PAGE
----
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He's a Designer for the People : Interiors: With two new cable shows, Joe Ruggiero aims to bring hoity-toity concepts to regular folks and professionals.

June 24, 1995|GAILE ROBINSON | TIMES STAFF WRITER

Joe Ruggiero has climbed aboard his star vehicle and is tooling around the country peering into the homes of America's interior designers. They don't set the dog on him, though, because Ruggiero is one of them--and the host of two new shows on cable TV.

Ruggiero is working with Home & Garden Television, a 24-hour cable network that, like the killer bees, has not yet crossed the Orange County line. Its Southern California premiere will come Aug. 1, to Cablevision Industries subscribers in the San Fernando Valley. HGTV's lineup of decorating, home repair, remodeling, gardening, sewing and other programs for do-it-yourselfers already airs in Sacramento and San Francisco.

The Knoxville, Tenn.-based network, owned by the E.W. Scripps Co., is among the latest entries in the growing media response to interest in hearth and home. It debuted in December, 1994, with enough cable franchise contracts to reach 6.5 million viewers. Advertisers include the big names in home improvement, such as 3-M Corp., Black & Decker, Home Depot, Owens-Corning and Sears.

Channel surfers might recognize the 53-year-old Ruggiero as the interior designer Bob Vila turned to for the final flourishes on PBS' "This Old House." He also hosted ABC's "Home Show," which folded last year after a six-year run.

Ruggiero has also toiled for Ethan Allen and designed the Idea House--a display of state-of-the-art home furnishings--for the Pacific Design Center in West Hollywood. Now he's added producing, directing and starring for HGTV to his resume. And he continues to do interiors, having just completed "the old Garry Shandling house," he says. "It used to belong to him," Ruggiero says.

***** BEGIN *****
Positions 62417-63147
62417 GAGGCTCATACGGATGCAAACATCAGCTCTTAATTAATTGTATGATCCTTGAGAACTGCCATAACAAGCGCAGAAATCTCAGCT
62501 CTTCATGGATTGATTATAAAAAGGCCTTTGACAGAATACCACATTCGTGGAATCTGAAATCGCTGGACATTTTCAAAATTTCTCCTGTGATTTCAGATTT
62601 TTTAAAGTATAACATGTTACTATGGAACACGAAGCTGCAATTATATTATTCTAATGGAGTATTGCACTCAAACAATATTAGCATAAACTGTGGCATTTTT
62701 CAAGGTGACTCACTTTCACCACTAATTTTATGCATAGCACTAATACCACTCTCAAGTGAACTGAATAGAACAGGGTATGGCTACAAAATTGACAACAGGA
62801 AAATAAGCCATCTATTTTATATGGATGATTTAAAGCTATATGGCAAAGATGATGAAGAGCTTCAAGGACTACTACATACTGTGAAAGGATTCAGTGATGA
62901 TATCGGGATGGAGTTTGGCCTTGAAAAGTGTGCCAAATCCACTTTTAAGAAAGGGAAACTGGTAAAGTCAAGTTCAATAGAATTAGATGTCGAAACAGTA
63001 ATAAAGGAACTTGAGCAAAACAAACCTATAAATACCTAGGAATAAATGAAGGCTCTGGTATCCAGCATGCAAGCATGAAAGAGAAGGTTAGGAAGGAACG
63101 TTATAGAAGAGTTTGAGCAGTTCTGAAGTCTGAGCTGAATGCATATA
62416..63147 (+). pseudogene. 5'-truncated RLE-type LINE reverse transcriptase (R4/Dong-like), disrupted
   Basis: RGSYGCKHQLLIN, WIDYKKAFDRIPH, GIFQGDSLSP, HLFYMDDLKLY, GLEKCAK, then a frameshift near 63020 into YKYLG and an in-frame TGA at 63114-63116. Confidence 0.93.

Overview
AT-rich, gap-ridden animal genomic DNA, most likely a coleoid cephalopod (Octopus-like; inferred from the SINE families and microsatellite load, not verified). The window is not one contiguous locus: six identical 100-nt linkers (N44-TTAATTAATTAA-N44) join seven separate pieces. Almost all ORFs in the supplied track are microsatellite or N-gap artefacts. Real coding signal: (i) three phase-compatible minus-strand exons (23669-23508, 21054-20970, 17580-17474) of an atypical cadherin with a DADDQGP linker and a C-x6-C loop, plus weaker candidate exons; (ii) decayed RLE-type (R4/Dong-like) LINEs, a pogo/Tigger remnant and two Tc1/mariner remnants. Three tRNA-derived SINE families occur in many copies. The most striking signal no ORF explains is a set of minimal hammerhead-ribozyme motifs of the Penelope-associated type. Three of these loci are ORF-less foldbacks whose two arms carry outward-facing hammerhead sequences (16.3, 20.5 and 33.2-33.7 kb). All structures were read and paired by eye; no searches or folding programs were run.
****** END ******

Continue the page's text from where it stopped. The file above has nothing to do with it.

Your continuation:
What happens when the hoity-toity world of interior design ventures into the chips 'n' dip realm of cable television? Such Geraldo-like pronouncements as: "Bathrooms will be the sex symbols of the '90s." On the hourlong "Rooms for Improvement," Ruggiero flaunts his expert knowledge of toilets, for example, while co-host Leslie Uggams gushes and gasps and claims complete ignorance.

Ruggiero seems more at ease as sole host of the half-hour "Best of American Design," allowing the other designers to set the tone. Strolling the grounds of fabric designer Jack Lenor Larsen's East Hampton, N.Y., estate, he's deferential as Larsen chats about designing gardens.

With giggly French designer Florence De Dampierre, who lives on Shelter Island, N.Y., he is playfully cajoling, entreating her to explain the seed packets she has glued to her bedroom floor.

And as Mark Hampton, one of the grand old men of decorating, proudly shows off the 20-year-old faded dining room draperies in his South Hampton, N.Y., home, Ruggiero waxes historic about Hampton's Washington, D.C., connections--designing Blair House as well as Christmas cards for recent Republican administrations.

Rather than model himself as a do-it-all, know-it-all male Martha Stewart, Ruggiero aspires to become a household name in the Elsa Klensch mode. He fashions himself as a conduit.

"My goal is to bring design to people and provide a showcase for professionals," Ruggiero says.

Although he has worked in the land of print, as editor in chief of Home magazine, he says video adds an important dimension. "It transports people. Print is good for all the details, like where you can buy things, and it's good to hold on to, but video gives you a sense of being there."

The false sense of being there has an insidious side effect. While magazines often instill a bad case of "I want that," "Best of American Design" inspires thoughts of "I want to live there."

While many of the homes are breathtakingly lovely and out of reach, most are much more humble.

"Designers' homes are much less luxurious than their clients'," Ruggiero says. "They have less budget. They live in a more modest way, but very creatively. The difference is, clients' houses are often austere and formal, [but] they don't necessarily have style."

Touring a house via video is comforting. Many of the designers confess that their most successful works were happy accidents. They admit to being inveterate furniture movers, and, as clever as they may be, even designers have unsightly rooms that are off-limits to the cameras.

The West Coast is virgin territory for Ruggiero. In planning the show's itinerary, he divided the country into seven sections. He started with the East Coast, will move to the Northwest this summer and will begin showcasing Southern California next year.

Whom will he choose from his long list of Southern California designers? "I haven't approached anyone yet," he says with a shudder. Are there professional jealousies? "Only in small towns," he says with hope.

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